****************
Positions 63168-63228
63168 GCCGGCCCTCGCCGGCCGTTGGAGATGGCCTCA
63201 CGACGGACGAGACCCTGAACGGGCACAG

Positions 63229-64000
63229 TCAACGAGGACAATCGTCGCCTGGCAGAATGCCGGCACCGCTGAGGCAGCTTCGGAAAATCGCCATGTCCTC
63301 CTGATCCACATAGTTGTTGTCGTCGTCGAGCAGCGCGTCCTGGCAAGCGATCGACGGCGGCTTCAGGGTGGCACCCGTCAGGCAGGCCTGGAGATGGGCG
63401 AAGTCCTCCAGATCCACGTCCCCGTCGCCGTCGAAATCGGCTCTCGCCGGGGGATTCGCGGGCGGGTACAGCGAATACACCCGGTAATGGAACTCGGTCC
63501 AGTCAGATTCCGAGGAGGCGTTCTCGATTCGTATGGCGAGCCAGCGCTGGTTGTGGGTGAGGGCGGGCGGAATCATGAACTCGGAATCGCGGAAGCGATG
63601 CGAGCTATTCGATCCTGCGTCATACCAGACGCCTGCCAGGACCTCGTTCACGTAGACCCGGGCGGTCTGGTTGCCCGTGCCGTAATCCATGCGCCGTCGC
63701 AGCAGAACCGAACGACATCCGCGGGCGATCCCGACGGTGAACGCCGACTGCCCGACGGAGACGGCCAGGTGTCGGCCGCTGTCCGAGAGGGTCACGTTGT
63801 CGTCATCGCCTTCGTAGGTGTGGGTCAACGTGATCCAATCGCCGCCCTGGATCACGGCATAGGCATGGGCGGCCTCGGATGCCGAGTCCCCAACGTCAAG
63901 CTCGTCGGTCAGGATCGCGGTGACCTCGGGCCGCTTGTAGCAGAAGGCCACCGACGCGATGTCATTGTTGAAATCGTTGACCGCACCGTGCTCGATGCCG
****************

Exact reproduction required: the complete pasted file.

Positions 63168-63228
63168 GCCGGCCCTCGCCGGCCGTTGGAGATGGCCTCA
63201 CGACGGACGAGACCCTGAACGGGCACAG

Positions 63229-64000
63229 TCAACGAGGACAATCGTCGCCTGGCAGAATGCCGGCACCGCTGAGGCAGCTTCGGAAAATCGCCATGTCCTC
63301 CTGATCCACATAGTTGTTGTCGTCGTCGAGCAGCGCGTCCTGGCAAGCGATCGACGGCGGCTTCAGGGTGGCACCCGTCAGGCAGGCCTGGAGATGGGCG
63401 AAGTCCTCCAGATCCACGTCCCCGTCGCCGTCGAAATCGGCTCTCGCCGGGGGATTCGCGGGCGGGTACAGCGAATACACCCGGTAATGGAACTCGGTCC
63501 AGTCAGATTCCGAGGAGGCGTTCTCGATTCGTATGGCGAGCCAGCGCTGGTTGTGGGTGAGGGCGGGCGGAATCATGAACTCGGAATCGCGGAAGCGATG
63601 CGAGCTATTCGATCCTGCGTCATACCAGACGCCTGCCAGGACCTCGTTCACGTAGACCCGGGCGGTCTGGTTGCCCGTGCCGTAATCCATGCGCCGTCGC
63701 AGCAGAACCGAACGACATCCGCGGGCGATCCCGACGGTGAACGCCGACTGCCCGACGGAGACGGCCAGGTGTCGGCCGCTGTCCGAGAGGGTCACGTTGT
63801 CGTCATCGCCTTCGTAGGTGTGGGTCAACGTGATCCAATCGCCGCCCTGGATCACGGCATAGGCATGGGCGGCCTCGGATGCCGAGTCCCCAACGTCAAG
63901 CTCGTCGGTCAGGATCGCGGTGACCTCGGGCCGCTTGTAGCAGAAGGCCACCGACGCGATGTCATTGTTGAAATCGTTGACCGCACCGTGCTCGATGCCG